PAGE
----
Huawei’s Watch GT 2 is a beauty: round, sleek, relatively slim with a giant, bright screen; this is a smartwatch we’ve loved having on our wrist. There’s just one problem - it isn’t really a smartwatch.
Just like the Watch GT before it, the GT 2 is a very fancy fitness tracker in a smartwatch body. Running Huawei’s own Lite OS, you can’t download apps for it, but it covers the basics and boasts stellar two-week battery life.
So what does the GT 2 do that the GT doesn't? It gives you options. This this time around, there’s a smaller, more elegant release - the 42mm version. This packs a totally different feature-set to the watch we reviewed, though, so enough on that for now.
Meanwhile, the larger 46mm model gets a speaker and full phone call functionality when connected to your phone, stress-tracking and storage for offline music.
But is a £179 fitness tracker in smawatch clothing a good thing, or should Huawei be sticking to bands?
Design and screen: Slick and suave
Available in plenty of styles and two sizes, both the Watch GT 2 46mm and 42mm feature deep, bright and zingy OLED screens.
The 46mm GT 2 features a 454 x 454 resolution display and a 22mm strap fitting. It also trumps the 42mm option in some key areas, with double the battery life and RAM and a higher resolution display. It’s also the only one of the pair that can make calls. In short, the Watch GT 2 42mm could really have done with being called the Watch GT 2 Lite to avoid customers feeling shortchanged.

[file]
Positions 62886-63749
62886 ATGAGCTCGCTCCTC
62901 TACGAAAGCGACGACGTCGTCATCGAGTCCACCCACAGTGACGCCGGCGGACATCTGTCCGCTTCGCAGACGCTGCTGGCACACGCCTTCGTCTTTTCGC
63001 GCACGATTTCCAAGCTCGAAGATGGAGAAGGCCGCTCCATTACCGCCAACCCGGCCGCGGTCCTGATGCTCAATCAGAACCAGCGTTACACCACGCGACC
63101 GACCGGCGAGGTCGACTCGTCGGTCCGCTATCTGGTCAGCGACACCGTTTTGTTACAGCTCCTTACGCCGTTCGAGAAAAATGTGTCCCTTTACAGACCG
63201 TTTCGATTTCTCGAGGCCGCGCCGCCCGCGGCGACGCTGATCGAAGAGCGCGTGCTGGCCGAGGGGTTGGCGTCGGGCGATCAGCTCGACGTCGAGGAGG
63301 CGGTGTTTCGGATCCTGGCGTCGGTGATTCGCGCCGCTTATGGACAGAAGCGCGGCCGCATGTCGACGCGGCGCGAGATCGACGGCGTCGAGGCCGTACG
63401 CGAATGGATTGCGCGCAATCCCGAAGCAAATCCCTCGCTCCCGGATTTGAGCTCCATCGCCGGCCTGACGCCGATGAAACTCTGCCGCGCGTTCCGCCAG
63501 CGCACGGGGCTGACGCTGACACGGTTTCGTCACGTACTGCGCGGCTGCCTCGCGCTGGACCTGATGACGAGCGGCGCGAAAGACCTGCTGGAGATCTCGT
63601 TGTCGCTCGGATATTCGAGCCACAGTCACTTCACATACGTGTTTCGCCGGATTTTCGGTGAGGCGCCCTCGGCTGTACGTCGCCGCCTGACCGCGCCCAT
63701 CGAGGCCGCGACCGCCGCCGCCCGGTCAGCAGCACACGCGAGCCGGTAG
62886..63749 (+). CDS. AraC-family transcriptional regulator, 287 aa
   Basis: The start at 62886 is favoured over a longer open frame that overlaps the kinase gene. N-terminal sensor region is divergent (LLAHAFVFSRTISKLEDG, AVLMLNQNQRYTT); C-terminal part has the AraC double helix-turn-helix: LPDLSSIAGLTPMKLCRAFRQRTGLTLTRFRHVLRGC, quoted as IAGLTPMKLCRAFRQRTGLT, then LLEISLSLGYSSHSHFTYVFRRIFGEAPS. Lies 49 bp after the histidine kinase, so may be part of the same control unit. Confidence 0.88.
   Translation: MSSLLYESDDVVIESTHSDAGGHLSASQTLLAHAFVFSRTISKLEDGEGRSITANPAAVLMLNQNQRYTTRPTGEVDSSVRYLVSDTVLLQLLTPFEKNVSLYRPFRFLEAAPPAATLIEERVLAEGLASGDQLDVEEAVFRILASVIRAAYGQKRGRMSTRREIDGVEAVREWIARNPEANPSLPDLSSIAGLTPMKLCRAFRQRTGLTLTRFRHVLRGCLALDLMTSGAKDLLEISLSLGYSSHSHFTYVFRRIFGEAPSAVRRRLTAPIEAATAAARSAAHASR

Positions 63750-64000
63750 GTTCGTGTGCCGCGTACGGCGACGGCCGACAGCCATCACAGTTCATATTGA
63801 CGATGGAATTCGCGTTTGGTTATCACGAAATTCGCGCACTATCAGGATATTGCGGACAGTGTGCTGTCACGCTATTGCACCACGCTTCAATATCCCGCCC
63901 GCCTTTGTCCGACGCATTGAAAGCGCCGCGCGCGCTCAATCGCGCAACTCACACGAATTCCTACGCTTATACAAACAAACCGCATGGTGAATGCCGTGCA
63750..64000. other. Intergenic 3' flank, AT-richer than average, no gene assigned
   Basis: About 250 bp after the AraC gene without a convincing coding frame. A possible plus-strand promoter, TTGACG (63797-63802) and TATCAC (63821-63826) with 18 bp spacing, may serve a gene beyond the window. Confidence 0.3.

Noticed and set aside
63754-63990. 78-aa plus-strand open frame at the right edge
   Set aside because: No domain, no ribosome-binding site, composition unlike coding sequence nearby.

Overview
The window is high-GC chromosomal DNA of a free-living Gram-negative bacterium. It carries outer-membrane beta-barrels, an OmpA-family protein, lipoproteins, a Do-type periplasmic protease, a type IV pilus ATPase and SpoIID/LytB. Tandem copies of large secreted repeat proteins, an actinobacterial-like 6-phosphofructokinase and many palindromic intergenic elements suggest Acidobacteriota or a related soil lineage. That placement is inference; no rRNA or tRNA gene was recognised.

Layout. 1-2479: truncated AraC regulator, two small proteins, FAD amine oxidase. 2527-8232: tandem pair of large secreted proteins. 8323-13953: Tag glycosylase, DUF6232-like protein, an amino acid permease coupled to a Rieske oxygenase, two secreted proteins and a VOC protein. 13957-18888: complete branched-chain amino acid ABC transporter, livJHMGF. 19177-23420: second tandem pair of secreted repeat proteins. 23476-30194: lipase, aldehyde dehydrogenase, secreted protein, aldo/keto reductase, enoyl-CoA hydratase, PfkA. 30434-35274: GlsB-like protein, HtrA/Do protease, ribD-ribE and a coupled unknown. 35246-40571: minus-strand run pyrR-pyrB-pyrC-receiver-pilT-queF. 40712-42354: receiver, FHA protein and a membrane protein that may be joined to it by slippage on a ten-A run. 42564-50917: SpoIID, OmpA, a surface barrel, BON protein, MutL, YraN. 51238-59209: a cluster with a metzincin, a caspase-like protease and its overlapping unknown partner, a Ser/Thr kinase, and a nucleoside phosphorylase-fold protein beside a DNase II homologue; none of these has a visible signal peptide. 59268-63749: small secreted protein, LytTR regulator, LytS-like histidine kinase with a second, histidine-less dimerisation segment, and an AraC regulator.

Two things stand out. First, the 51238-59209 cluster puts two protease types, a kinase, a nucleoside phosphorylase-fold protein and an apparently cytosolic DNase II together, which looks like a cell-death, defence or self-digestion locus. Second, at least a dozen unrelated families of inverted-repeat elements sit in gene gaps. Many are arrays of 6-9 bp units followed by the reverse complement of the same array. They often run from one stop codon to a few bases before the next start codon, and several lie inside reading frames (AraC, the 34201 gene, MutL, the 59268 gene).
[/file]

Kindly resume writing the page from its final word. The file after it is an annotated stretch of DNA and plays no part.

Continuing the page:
There are three editions of each size - Sport, Classical and Elite, each with different finishes and straps: fluorine rubber, leather and metal.
Our Watch GT 2 is the 46mm black Sport Edition, and it looks glorious. It has a dial etched into the black frame, two crown-esque buttons on the right and it isn’t too thick. The fluorine rubber strap feels comfortable against the skin, doesn’t yank hairy wrists, and the big, bold screen is a handsome centrepiece.
Around the back of the watch is a slightly raised heart rate monitor, bookended by two POGO pin connectors for charging. There’s a proprietary charging disc that ships with the watch as well as a USB-A to USB-C cable.
If you opt for the leather or metal strap editions of the Watch GT 2, you’ll also get a Fluorine rubber strap in the box, and with standard fittings, they can be swapped out in moments.
Interface: Lite OS indeed
The interface, Huawei’s Lite OS is indeed light and very easy to navigate around. While its functionality is limited compared to Wear OS, for example, it’s a piece of cake to figure out.
Swipe down for quick settings and horizontally to scroll through key elements - music, fitness logging etc, and swipe up for notifications. The top right physical button fires up the pre-installed apps, while the bottom right button is customisable.
There’s no app ecosystem here, and our GT2 has 23 watch faces, so if you don’t like any of those, tough luck. It’s also lacking a voice assistant, and as with the original Watch GT, message notifications give you truncated snippet previews with zero interactivity, much like fitness bands.
It does feature staples like a timer, alarm and stopwatch, but you can’t multitask when training. Not great in the gym when you’re mid-circuit and in need of a stopwatch or timer but are locked to the workout screen.